This month’s VAS DC305 tip of the month is on transition. How well animals transition will greatly affect how they will do in their next lactation.
Poor transition will not only affect the production of the animal for the next lactation, but will also affect the reproduction, somatic cell count and lifetime in the herd. All are very important and lead to lost income.
DC305 has many tools to assist in monitoring and analysis to figure out why transitions are poor and where improvements could be made. This month we are going to discuss how dry period length and somatic cell count can affect how well a cow transitions into their next lactation.
Dry period length
Dry period length is important because if the animal has too short of a dry period, it does not allow enough time for mammary gland involution. If too long of a dry period, there is potential for excess body condition, causing transition issues. The studies have shown the optimal dry period is 55 to 65 days, with a target of 60 days.
You can see the milk difference due to short or long dry periods on the graph from Penn State (see Figure 1). You are able to see your distribution of dry period length in DairyComp by going to GUIDE and then the TRANSITION tab. Under the Dry Periods, click on “Does the pattern of previous dry period length match the management plan?”
Click on the images below to view them in more detail.
You will then get a graph that will look like Figure 2 (below) of your dry period length distribution. This is a better way to look at dry period length than an average. If there are short and long dry periods, an average can look OK, when in reality, it is not.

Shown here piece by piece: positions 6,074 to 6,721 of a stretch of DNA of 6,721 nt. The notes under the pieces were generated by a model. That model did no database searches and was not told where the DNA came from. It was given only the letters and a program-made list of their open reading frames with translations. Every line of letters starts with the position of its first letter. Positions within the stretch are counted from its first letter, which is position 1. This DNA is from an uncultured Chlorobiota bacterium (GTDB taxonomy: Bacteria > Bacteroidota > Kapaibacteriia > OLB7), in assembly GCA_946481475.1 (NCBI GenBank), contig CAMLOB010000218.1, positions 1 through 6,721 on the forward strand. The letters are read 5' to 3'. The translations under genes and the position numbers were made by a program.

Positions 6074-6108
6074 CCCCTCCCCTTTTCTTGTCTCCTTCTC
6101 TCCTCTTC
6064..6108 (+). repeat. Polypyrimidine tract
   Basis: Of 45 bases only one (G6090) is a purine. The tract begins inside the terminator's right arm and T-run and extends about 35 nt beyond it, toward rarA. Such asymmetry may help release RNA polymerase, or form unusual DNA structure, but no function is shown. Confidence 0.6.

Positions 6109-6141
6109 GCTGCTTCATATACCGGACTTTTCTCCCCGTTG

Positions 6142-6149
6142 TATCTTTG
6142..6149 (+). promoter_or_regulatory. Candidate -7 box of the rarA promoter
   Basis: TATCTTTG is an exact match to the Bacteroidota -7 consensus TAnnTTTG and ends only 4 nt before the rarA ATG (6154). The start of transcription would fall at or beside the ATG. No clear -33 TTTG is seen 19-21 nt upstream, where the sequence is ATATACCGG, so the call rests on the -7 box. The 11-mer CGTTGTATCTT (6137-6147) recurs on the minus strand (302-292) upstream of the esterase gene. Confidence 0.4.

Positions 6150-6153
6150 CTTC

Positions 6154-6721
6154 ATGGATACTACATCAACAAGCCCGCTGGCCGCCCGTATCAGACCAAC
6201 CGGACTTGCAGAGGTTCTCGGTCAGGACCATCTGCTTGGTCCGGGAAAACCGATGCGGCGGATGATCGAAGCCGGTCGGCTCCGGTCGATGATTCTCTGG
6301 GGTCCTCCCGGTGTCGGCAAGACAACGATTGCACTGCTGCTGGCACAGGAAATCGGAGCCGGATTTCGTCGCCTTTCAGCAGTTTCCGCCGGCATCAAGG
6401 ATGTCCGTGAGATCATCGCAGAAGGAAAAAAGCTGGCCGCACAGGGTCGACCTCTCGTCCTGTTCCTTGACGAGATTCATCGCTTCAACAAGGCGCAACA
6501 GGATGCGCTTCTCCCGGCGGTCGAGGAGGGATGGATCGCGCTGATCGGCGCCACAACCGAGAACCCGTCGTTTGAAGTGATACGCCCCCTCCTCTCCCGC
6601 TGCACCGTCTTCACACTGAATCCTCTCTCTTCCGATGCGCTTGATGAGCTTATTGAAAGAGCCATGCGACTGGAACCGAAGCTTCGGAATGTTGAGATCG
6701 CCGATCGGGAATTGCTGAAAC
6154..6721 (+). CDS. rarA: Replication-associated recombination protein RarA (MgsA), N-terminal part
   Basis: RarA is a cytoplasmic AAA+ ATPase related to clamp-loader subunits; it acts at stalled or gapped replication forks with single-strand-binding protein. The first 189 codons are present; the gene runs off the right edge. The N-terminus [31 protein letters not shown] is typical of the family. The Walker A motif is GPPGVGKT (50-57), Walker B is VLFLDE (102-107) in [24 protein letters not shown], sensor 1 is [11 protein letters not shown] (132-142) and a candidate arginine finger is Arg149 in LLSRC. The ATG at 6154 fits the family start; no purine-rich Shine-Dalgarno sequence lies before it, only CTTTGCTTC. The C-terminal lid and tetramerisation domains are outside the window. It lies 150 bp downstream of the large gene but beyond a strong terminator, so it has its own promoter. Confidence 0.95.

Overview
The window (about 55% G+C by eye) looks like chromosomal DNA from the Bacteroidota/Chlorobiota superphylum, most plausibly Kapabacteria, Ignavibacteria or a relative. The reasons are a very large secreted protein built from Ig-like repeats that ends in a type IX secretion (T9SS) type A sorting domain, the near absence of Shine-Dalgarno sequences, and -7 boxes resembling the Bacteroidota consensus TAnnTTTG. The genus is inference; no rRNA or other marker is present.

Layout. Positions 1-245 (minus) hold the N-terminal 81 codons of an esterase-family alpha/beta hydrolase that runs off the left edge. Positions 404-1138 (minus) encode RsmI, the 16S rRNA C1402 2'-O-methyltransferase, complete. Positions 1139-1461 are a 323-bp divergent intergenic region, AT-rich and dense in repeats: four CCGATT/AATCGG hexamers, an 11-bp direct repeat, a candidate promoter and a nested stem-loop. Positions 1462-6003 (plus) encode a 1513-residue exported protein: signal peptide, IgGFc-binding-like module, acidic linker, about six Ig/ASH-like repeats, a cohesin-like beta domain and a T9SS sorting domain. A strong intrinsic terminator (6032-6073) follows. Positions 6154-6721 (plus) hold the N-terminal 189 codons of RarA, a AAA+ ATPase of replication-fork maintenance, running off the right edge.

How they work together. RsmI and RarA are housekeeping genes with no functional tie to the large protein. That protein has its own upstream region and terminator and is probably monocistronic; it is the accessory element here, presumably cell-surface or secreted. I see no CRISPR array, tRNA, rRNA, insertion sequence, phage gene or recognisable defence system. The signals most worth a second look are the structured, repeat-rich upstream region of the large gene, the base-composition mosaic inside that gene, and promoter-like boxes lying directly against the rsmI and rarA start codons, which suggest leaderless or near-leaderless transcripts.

Somatic cell counts
Somatic cell counts of fresh animals will also affect their production in the next lactation. Animals that freshen with a somatic cell count over 200,000 will produce less milk and will also be less likely to become bred and pregnant as soon as those animals with a somatic cell count under 200,000. Clinical or cows transitioning from subclinical mastitis between first breeding and pregnancy have the highest days open and services per conception than any other disease.
Endotoxins are released during mastitis, which increases the level of prostaglandin from the uterus, resulting in embryonic death. On some dairies, udder health can be the bottleneck restricting profitable reproduction performance. Looking at the percentage of animals that are over 200,000 when they freshen is a way to see where you are at and if there is improvement over time (see Figure 3 below).
Another key area to examine is the dry period because animals should not be contracting mastitis during this stage. The dry period is a time you want to try to cure animals that had a high somatic cell count before dry-off. You do not want animals to become infected. The graph in Figure 4 (below) shows you this.
In the lower left quadrant, you will see the count and percentage of uninfected animals at freshening. In the upper left quadrant, you will see NEW INFECTIONS that happened during the dry period. In the upper right quadrant, you will see the chronic animals that were infected before they dried off and are still infected.
In the lower right quadrant, you will see the animals that were over 200,000 at dry-off and are now under. On the far right, you will see the top number is the overall percent and number that are infected, top half. Under that, you will see the overall percent and number that are uninfected, lower half. Both of these graphs can be found in GUIDE under TRANSITION (see Figure 5 below).
Getting your animals off to a good start at the beginning of their lactation is extemely important, so keep dry periods at an optimal number of days, take action to cure high somatic cell count cows during the dry period and prevent animals from becoming infected to ensure animals are healthy and ready to produce for you when they start their new lactation.
Sue Hart is with Valley Agricultural Software.